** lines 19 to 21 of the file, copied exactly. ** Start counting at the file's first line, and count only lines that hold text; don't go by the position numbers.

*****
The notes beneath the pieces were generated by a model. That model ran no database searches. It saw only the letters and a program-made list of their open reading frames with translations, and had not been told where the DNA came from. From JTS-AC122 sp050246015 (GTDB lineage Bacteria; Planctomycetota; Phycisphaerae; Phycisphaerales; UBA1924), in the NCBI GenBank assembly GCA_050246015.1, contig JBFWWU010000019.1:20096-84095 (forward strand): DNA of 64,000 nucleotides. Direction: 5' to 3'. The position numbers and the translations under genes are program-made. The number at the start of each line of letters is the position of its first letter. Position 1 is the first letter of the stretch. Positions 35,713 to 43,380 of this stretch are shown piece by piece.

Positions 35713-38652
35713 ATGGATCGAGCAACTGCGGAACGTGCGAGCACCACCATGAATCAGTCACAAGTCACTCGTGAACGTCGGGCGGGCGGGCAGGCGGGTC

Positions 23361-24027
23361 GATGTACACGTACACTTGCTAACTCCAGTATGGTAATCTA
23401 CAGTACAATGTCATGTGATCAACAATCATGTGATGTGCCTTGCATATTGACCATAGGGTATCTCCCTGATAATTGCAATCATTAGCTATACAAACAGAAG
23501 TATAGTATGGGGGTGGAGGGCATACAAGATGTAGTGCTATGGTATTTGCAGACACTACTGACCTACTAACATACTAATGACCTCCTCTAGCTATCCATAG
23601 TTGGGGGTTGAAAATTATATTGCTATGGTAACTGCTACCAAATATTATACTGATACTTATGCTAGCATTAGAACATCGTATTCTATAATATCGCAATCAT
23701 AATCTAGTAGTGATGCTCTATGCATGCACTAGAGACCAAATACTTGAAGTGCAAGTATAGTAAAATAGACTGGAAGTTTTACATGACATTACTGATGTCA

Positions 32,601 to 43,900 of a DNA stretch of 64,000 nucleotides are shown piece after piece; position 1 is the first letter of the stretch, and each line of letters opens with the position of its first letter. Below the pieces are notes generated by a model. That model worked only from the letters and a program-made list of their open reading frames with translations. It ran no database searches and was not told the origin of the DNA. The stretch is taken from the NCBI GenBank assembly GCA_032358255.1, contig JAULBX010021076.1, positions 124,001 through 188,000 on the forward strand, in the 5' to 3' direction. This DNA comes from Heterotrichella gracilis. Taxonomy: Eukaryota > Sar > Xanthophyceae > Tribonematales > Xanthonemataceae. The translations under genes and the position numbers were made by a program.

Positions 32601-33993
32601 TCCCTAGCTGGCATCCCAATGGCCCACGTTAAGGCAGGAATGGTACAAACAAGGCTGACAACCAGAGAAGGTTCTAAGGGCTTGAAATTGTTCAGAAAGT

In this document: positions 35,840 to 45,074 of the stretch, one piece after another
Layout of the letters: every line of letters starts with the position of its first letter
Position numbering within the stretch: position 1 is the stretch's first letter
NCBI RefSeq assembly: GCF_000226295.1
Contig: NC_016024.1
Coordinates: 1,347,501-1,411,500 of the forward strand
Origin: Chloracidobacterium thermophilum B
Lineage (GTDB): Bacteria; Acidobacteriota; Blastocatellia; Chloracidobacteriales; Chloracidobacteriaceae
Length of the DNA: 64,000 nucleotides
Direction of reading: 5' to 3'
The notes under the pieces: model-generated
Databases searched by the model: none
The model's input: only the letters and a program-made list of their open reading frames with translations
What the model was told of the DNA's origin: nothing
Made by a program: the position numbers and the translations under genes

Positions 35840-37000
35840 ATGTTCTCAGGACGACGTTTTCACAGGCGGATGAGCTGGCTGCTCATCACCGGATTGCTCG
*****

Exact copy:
Origin: Chloracidobacterium thermophilum B
Lineage (GTDB): Bacteria; Acidobacteriota; Blastocatellia; Chloracidobacteriales; Chloracidobacteriaceae
Length of the DNA: 64,000 nucleotides